Panhandle Plains
2010 Census - 2,417
2000 Census - 2,334
Seagraves, Texas
Seagraves Texas History:
In 1905, the J.C. Sartin family settled in the area with their approximately 800 head of cattle. The community that developed was named Blyth. The Blyth post office was established on the Blyth Ranch in 1911. Between 1916 and 1918, the Santa Fe Railroad established a station in Blyth, and the railroad’s land company promoted the town, but changed its name to Seagraves because the Santa Fe already had a California station named Blyth. In 1917, the railroad extended the line to Lubbock and Seagraves immediately became a successful cattle shipping center. In 1928, the town suffered a disastrous fire. Seagraves incorporated in 1925 and 1928. Regional oil production began in 1936, causing the town to grow from 505 residents in 1930 to 3,225 by 1940. Seagraves incorporated in 1925 and 1928. By 1950, the population declined to 2,090. Cedar Lake is located seventeen miles southwest of town, adding tourism to the town’s economic base. Today Seagraves is a marketing and shipping center for a three county area. The town’s economy is partially based on light manufacturing, and is the largest cotton and peanut producer in the state. Seagraves is located 28 miles east of the New Mexico state line at the intersection of SH 83. U.S. 385/U.S. 62, 46.5 miles north of Andrews, 48 miles northeast of Hobbs (New Mexico) 18 miles northeast of Seminole, 16 miles east of Denver City, 31.4 miles southeast of Plains, 104 miles south of Muleshoe, 64 miles southwest of Lubbock, 23.8 miles southwest of Brownfield, 43 miles northwest of Lamesa, and 90 miles northwest of Midland, Texas.
Texas Plains Trail Region:
The 52-county Texas Plains Trail Region includes the Texas Panhandle and Plains. It stretches from the Texas towns of Big Spring and Colorado City in the southern portion of the region, to Muleshoe and the New Mexico state border in the west, to Quanah and Knox City in the east, and to the top of the Texas Panhandle, from Dalhart in the west to Lipscomb in the east. The Texas Plains Trail Region organization is a nonprofit heritage tourism organization affiliated with the Texas Historical Commission. TPTR acts as an economic development initiative that helps Texas communities to promote their historic and cultural resources, and increase tourism to their areas. The organization helps promote travel to heritage destinations and historic sites. A name repeatedly mentioned in the history of West Texas is Cynthia Ann Parker, a young child captured during a raid on Fort Parker. She grew up among the Comanches, married Comanche chief Peta Nocona, and had three children, Pecos, Quanah and Prairie Flower. In 1860, a party of Texas Rangers led by Sul Ross, a future governor of Texas, rescued her and her infant daughter Prairie Flower; Charles Goodnight participated in this raid. Her son Quanah became famous as the last great war chief of the Comanche. One of TPTR’s most visible recent projects is the Quanah Parker Trail. When the project is completed, giant Quanah Parker arrow markers will have been installed in all 52 counties in the Texas Plains Trail Region. Some counties will have more than one installation. The arrows were created and donated by New Home, Texas, artist Charles Smith. As of early 2014, over 70 arrows had been installed in almost 50 counties. Each arrow will have a plaque giving pertinent historical information. (806) 747-1997. P.O. Box 88, Lubbock, Texas 79408. Email Plains Trail Map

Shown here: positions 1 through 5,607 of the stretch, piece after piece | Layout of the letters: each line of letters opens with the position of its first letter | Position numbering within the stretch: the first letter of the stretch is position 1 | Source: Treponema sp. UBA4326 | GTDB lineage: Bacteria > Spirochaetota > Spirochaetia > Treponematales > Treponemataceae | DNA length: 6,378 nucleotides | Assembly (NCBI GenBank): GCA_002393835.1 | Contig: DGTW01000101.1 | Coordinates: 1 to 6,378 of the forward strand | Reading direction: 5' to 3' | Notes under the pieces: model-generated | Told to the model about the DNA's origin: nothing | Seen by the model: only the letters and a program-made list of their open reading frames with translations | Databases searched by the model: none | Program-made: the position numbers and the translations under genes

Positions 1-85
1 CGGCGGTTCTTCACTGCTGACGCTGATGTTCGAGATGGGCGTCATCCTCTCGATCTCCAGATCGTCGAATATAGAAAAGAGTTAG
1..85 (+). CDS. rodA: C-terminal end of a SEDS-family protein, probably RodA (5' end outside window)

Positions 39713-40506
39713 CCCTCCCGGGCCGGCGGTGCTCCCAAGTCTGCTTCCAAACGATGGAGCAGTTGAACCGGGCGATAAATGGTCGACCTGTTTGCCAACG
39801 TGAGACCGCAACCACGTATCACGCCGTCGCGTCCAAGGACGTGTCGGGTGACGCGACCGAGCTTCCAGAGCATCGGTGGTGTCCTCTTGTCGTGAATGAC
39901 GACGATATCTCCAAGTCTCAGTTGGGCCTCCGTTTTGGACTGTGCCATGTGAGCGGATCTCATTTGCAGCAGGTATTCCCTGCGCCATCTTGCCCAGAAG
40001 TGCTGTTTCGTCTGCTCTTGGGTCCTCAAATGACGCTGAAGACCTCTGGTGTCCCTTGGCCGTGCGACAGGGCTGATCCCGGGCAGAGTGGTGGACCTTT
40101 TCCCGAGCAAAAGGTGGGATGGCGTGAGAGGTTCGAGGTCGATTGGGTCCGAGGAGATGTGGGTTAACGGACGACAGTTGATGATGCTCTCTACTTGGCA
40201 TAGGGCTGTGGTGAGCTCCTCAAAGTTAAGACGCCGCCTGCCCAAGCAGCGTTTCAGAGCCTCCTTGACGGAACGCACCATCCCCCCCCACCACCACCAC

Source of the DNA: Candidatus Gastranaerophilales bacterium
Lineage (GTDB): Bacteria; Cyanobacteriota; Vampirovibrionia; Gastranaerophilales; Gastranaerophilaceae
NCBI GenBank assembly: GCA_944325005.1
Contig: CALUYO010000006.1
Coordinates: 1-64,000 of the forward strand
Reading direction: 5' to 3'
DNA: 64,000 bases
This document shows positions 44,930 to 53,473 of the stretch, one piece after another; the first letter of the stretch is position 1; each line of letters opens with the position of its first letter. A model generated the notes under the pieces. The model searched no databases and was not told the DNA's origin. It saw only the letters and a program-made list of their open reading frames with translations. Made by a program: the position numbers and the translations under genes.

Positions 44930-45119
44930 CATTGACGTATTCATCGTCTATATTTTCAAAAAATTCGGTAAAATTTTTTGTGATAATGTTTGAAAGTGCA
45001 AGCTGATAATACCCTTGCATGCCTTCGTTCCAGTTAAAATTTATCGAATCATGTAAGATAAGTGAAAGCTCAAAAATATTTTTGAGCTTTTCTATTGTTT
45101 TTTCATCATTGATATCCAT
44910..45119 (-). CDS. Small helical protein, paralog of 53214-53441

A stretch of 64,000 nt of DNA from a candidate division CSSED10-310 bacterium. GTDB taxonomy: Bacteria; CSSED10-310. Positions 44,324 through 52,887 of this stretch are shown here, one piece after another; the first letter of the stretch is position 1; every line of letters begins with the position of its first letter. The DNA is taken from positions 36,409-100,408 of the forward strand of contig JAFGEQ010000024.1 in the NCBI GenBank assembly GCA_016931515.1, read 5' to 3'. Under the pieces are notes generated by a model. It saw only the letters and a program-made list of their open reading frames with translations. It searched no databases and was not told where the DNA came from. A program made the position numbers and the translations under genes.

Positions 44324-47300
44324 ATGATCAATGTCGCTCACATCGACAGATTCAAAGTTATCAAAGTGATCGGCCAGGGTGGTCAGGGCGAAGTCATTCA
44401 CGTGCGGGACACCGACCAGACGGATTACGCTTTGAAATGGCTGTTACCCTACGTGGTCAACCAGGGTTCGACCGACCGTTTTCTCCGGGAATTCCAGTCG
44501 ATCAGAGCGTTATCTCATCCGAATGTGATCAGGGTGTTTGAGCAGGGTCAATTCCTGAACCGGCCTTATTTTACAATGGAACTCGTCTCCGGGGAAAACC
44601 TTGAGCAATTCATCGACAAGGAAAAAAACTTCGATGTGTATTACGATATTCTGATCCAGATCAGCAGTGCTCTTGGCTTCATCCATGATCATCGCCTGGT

Gaines County AgriLife Extension Office, Seminole TX:
The Texas A&M AgriLife Extension offices are responsible for 4-H and youth programs, agriculture and natural programs, family and consumer science, and community development. They also have hunting information. They manage head start, senior citizen, home economics, agriculture and other programs. If your tomatoes have blight, contact them. If you need to know something regarding a small town, contact them or the county judge’s office. (432) 758-4006. 101 South Main Street, Seminole, Texas 79360 Email   
Seagraves Loop Museum & Art Center:
The museum features exhibits depicting the history of Seagraves. It sponsors an annual arts and crafts show. Open Mon-Fri, 9am-12pm and 1pm-5pm; Sat, 10am-2pm. 806-546-2810. The museum is located in the old Santa Fe train depot at 201 Main Street and Hill Avenue.
Gaines County Library:
The library provides traditional library programs, children, youth and adult programs, summer programs, public access computers with internet connections, and free Wi-Fi. (806) 546-2480. 311 Hill Street.
Seniors, Seagraves Senior Center:
(806) 546-2810.
Zia Park & Black Gold Casino & Race Track, Hobbs, New Mexico:
(575) 492-7000. (888) 942-7275. 3901 W. Millen Drive, Hobbs, NM 88240. Hobbs is located 50 miles northwest of Andrews. Hobbs Map; Click to Enlarge  Area Map